A general consensus has rugby in the middle of a great big “U” at the moment – no, we are not talking of any particular peccadilloes of those living far east of Byron Bay but rather the rut it has found itself in of late.It is not alone of course, as most major sports have their challenges.In AFL circles you are no longer allowed to say that you are “stoked” as that has taken on a whole new meaning after Matthew Stokes’s arrest for allegedly dealing drugs.And you wouldn’t bet on Brendan Fevola staying out of trouble for too long . . . although he might.Rugby league has had its own share of trouble but no more than usual and it has consistently proved exceptionally resilient to much worse in the past.Rugby has also not been without the wrong type of headlines of late, but the winds of change are blowing and as with the AFL and rugby league, the resilience of the sport is on-field led.Last week, at the request of Queensland Rugby Union chairman Rod McCall, I stepped back into rugby as the newly nominated Queensland director of the ARU board.Although slightly daunting to follow in the footsteps of the former Chief of Defence Forces, Peter Cosgrove, it is considerably better to do so in the ARU foyer in Christie Street, St Leonards, than it would be in East Timor.Since my appointment I have received much congratulations and even more advice – I expected no less in the emotional and sometimes irrational world of sport.But while it is an interesting and challenging time to step in, it is also an exciting time, and as one of my friends suggested it is better being on the inside of the tent and . . . well you know the rest.Rugby does have its challenges at the moment, some urgent and the rest simply pressing.A snapshot from any of my “advisers” reels off: player contracting and third-party agreements, factional fighting, greedy players, poor administration and the quality of the product, among a plethora of other issues, both real and imagined.If you were to prioritise, however, after a season when even the die-hards were disillusioned, the quality of the on-field product had to be a priority and both anecdotally and tangibly the entertainment renaissance has begun.No games have been more heartening for supporters than the weekend’s Bulls and Queensland Reds encounter, won 19-12 by the Reds.This is the game the Reds would have lost nine times out of 10 over the last half a dozen years – they probably would have also lost it in round one; not so now.It’s amazing what you can achieve with a bit of self belief.If not before, you now have to consider Ewan McKenzie the best current home-grown coach in Australia.He knows how to marshal a team to play to their strengths and to win.With four matches remaining until 10 teams break for an early de-brief, the Reds sit precariously in the top four, a position which even the most biased of supporters, and without doubt the players themselves, wouldn’t have picked.Now the road home is tough but undoubtedly surmountable.The Reds winning, and doing so through attractive play, is a huge and timely fillip for Australian rugby.As a breeding ground, Queensland provides almost 40 per cent of the rugby players in Australia. For those players and fans, the Reds become a team to look up to and believe in.It is a game for school kids to wear their Reds hat and jersey. Quade Cooper and Will Genia are now the names bandied around in the lunch hour, and dormant roots are again springing shoots.With this success and with the whistle now blown to the advantage of the attacking team and not the defenders, fans are watching a more compelling game and business is taking action.The upside is immediate, with Channel Nine rumoured to have signed a contract to usurp bitter rivals Channel Seven to show domestic Test matches and an hour of Super 15 highlights from next season.This is huge for rugby as since the introduction of Super Rugby in 1996 the game has had no presence on free-to-air television.Granted, pay TV has paid the bill but a lack of presence on free-to-air screens, largely due to the tournament not being on the government’s anti-syphoning list, has retarded the growth of the game.This predicament alone has excluded about 80 per cent of the population from watching the greatest showcase of provincial rugby in the southern hemisphere in their own lounge room.Nine’s action positions it cleverly to take advantage of any change to the anti-syphoning status quo.But, while the challenges on the board are imposing and the potential is also heartening, it’s important to be realistically availed of where you are at.At the end of my first meeting, someone made the comment to CEO and MD John O’Neill that at least managements’ eyes were open to the specific challenges that lay ahead, to which another added, “yes . . . wide open all night”.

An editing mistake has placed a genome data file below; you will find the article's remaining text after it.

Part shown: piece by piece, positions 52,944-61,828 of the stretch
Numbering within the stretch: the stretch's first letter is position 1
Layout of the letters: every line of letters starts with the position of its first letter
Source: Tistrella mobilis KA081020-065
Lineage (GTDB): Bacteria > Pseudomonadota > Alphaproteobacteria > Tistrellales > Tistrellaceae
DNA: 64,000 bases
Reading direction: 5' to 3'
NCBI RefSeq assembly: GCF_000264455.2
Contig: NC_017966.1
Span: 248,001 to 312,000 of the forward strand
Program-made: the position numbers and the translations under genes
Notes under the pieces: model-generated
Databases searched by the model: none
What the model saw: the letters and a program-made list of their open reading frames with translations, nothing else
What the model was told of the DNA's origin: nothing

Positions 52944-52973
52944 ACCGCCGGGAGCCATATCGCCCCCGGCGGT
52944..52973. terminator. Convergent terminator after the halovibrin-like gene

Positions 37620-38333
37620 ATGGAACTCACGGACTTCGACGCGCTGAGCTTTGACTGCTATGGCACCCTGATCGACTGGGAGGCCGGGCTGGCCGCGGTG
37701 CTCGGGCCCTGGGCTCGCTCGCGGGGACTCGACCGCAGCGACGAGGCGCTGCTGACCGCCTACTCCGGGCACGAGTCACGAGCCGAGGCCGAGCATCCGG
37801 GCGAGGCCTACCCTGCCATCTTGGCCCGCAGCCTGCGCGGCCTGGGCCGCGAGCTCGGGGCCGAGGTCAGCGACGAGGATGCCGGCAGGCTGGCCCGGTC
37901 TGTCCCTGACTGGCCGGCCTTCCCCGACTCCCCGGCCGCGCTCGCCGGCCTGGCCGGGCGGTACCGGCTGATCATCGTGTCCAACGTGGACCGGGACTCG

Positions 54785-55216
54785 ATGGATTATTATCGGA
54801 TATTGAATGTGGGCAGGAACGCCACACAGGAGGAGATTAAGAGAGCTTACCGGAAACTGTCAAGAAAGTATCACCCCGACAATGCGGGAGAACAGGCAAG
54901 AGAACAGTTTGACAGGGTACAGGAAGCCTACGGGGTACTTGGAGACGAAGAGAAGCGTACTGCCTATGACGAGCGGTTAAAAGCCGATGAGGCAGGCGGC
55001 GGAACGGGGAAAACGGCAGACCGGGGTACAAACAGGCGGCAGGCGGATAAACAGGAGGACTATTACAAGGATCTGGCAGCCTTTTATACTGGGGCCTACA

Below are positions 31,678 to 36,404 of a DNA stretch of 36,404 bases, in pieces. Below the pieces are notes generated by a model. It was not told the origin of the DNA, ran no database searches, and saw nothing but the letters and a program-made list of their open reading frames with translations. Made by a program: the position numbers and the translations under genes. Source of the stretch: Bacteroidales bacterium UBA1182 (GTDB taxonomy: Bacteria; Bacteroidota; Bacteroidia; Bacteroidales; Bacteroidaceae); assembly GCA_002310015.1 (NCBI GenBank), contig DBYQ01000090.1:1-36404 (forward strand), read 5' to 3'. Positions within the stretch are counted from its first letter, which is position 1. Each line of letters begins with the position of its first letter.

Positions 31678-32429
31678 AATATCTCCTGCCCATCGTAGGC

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Carl Williams dies in prison

Carl WilliamsHomicide squad detectives have driven to Barwon Prison to take control of the investigation into the death of notorious underworld identity Carl Williams.